Answers for Kids is the children’s magazine from Answers in Genesis, and contains just 8 pages that fold out, with a theme each time that fills the pages.
God’s World News
We subscribed to this super magazine last year and even with the international postage it’s still incredible value for a monthly magazine for each of my children. The different editions cater for different age groups, and cover the same content but age appropriately. This is definitely one of our favourite homeschool resources.
** Update on ‘God’s World News’ – the magazine have decided to halve the number of print editions per year from 10 down to 5, and in the month’s between your child will receive an e-mail instead. There are less print edition options also. The cost remains the same. In my opinion, this is no longer the fantastic value that was offered before so I no longer recommend it, but you might still decide it’s worth it for your family. **
In our 5 years homeschooling, we have used a number of approaches and curriculum options. In the beginning, I went for a complete package in its entirety from Sonlight. But over the years, I’ve customised more and more, as I’ve gotten to know each of my children more, I’ve found my own rhythm in managing our little home school, and I’ve also continued to evaluate and prioritise our learning goals as a family.
The following are my favourite curriculum choices, some of which we’ve yet to purchase and others that we regularly use. I’ve also included some that we won’t be using anytime soon, but I still consider them great choices.
I’ve spent many hours over the years researching and looking for the best fit for our family, so I hope my searching benefits your family also.
Story of the World (4 volumes) –is written by a Christian author (although not a Christian curriculum) and takes a chronological approach to presenting the history of the world. The volumes progress in difficulty, and it is intended you start with the first volume and work your way through the subsequent volumes in chronological order (which is the Classical approach to history). We love the narrative style, and the accompanying student workbook has just the right variety and amount of work and activities to bring history alive and help with your child retaining what they have learned.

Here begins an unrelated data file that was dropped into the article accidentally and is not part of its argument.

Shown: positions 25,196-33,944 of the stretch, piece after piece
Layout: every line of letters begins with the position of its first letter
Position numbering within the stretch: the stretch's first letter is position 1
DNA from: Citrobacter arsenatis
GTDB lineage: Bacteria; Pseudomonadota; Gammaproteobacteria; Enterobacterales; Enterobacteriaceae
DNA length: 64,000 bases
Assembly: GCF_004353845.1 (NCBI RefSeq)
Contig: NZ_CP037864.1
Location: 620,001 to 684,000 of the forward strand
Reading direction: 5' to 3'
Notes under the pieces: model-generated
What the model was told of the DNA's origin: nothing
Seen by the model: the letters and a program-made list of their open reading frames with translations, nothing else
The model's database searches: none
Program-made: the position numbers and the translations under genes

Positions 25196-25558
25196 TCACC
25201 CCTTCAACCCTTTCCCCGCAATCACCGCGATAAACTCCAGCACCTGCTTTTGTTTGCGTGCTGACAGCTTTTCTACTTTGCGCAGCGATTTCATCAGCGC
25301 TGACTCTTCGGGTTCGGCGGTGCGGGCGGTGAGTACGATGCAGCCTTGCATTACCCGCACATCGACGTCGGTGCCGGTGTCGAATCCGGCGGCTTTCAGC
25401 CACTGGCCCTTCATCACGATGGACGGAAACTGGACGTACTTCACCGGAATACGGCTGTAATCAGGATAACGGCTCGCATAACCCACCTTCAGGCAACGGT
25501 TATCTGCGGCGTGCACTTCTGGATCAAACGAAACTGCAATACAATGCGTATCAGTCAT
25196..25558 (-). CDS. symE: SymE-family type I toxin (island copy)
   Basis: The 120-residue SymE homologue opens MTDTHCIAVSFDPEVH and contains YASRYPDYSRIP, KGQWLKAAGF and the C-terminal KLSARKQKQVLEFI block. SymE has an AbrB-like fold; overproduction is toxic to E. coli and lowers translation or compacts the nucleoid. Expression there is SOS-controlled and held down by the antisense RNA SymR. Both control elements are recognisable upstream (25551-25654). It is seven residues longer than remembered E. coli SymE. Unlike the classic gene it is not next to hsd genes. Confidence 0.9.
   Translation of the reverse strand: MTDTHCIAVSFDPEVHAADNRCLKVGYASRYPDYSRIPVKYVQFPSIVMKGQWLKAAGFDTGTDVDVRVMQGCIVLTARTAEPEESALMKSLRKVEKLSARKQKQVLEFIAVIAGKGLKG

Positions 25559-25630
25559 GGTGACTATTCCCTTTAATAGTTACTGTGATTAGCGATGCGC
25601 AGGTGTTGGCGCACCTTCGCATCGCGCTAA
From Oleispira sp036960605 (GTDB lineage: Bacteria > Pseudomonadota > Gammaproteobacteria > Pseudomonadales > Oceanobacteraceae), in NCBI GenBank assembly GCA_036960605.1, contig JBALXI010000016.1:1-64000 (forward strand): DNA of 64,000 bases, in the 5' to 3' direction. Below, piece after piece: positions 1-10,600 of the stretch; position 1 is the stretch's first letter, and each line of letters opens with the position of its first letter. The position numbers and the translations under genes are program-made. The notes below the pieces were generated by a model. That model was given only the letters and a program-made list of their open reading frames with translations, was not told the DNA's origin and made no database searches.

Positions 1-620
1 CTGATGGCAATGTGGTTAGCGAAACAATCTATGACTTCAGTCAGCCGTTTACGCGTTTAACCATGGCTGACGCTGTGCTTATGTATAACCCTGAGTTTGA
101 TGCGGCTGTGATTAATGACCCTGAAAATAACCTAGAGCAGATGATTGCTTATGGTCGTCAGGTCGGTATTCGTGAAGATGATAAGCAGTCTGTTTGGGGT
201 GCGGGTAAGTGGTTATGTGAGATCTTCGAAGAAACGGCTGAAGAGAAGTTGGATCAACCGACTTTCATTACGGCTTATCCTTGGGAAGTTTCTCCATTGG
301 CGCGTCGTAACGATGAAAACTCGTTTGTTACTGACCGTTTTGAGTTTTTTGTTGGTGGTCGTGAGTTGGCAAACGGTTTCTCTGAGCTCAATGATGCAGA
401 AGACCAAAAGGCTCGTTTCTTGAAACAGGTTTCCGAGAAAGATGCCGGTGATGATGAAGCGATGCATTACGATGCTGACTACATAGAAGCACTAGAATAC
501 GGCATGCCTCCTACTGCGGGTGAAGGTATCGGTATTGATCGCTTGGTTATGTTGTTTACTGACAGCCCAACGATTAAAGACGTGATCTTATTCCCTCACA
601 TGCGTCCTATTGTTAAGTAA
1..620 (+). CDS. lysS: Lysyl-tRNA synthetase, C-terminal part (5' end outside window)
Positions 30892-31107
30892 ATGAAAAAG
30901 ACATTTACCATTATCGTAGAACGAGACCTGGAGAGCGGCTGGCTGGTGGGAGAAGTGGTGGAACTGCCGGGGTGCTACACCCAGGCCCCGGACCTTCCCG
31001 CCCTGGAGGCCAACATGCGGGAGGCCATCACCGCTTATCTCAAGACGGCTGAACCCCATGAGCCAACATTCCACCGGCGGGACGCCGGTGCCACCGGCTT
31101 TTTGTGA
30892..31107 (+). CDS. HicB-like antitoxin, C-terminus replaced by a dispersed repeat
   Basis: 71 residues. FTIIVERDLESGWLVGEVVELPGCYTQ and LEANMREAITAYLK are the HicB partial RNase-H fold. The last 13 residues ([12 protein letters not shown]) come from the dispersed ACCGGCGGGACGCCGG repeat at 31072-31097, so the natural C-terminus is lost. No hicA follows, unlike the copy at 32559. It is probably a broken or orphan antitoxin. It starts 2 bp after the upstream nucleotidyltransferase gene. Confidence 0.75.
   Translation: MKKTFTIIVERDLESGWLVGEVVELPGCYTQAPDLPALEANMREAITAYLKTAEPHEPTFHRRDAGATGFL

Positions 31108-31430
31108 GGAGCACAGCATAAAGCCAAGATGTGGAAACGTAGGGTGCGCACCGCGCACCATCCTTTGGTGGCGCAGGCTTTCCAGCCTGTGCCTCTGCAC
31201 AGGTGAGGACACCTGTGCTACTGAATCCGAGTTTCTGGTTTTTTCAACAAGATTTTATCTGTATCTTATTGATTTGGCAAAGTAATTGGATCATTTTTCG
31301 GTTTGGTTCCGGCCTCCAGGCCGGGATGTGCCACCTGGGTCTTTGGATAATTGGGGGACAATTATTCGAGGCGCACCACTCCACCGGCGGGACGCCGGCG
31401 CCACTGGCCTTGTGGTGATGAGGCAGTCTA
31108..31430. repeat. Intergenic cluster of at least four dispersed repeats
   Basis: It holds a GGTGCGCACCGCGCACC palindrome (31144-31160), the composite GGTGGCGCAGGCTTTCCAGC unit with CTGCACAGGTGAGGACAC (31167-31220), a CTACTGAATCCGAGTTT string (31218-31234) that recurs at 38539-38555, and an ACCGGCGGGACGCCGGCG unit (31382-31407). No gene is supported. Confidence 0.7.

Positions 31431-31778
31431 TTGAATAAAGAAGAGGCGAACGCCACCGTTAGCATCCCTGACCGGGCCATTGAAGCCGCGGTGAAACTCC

Mystery of History – is a chronological and Christian text of complete world history, also four volumes, and weaves world history and bible history together into a complete story. It is also Classical in style, and seeks to tell the story of God as revealed through history.
Homeschool in the Woods– is by far our favourite place to purchase complete lap books/project packs (on CD or downloaded), and are comprehensive enough to use on their own, or to supplement other history programs. The products range from composer and artist packs, world history, US history, and incredible timeline resources. I strongly encourage you to take a look at the samples and consider adding these incredible resources to your homeschool.
WinterPromise – have a number of themed programs (amongst other subjects), and also some smaller downloadable studies on their sister site, Spirited Autumn Hope. The one I want to mention is Children Around the World, which has a unique way of understanding geography through looking at how children of the world live. It is more than just a geography-based program, and includes activities and learning ideas, timeline activities, and a Prayer and Personal Involvement Journal that encourages your child into faith and action.
Geography Songs: Sing Around the World – has the countries of the world set to some catchy music to learn them, with an accompanying book and markable world map. This is still a favourite of ours.
Globalmania – is a free downloadable course to learn the countries, capitals, major cities, mountains, rivers, and more. It is a full-year curriculum, designed to be completed in 7 months, and utilises online games and activities as part of reinforcing what your child learns.
BIBLE AND CHARACTER
Apologia ‘Who is God series’ – this has been our favourite discipleship resource so far. This series gives a solid scriptural foundation to the Christian faith, using real life illustrations and a student workbook, and achieves exactly what it sets out to do. Because of our values and theological emphasis, we still add in other resources to give a balanced approach to our discipleship program.
Homeschool in the Woods – Also mentioned above under history, Homeschool in the Woods do Old Testament and New Testament Activity Packs which are a fantastic hands-on learning experience, with great content as well.
What’s in the Bible DVDs – From the Creator of Veggie Tales, Phil Vischer has put together these fantastic DVDs that introduce children to every book of the bible. The content is comprehensive but not too overwhelming for children. We just love these!
ENGLISH/LANGUAGE ARTS (including Spelling)
Writing with Ease – this has been one of our mainstays since the beginning, and we love the living and ‘whole’ literature passages chosen to learn comprehensive, narration, dictation and copywork.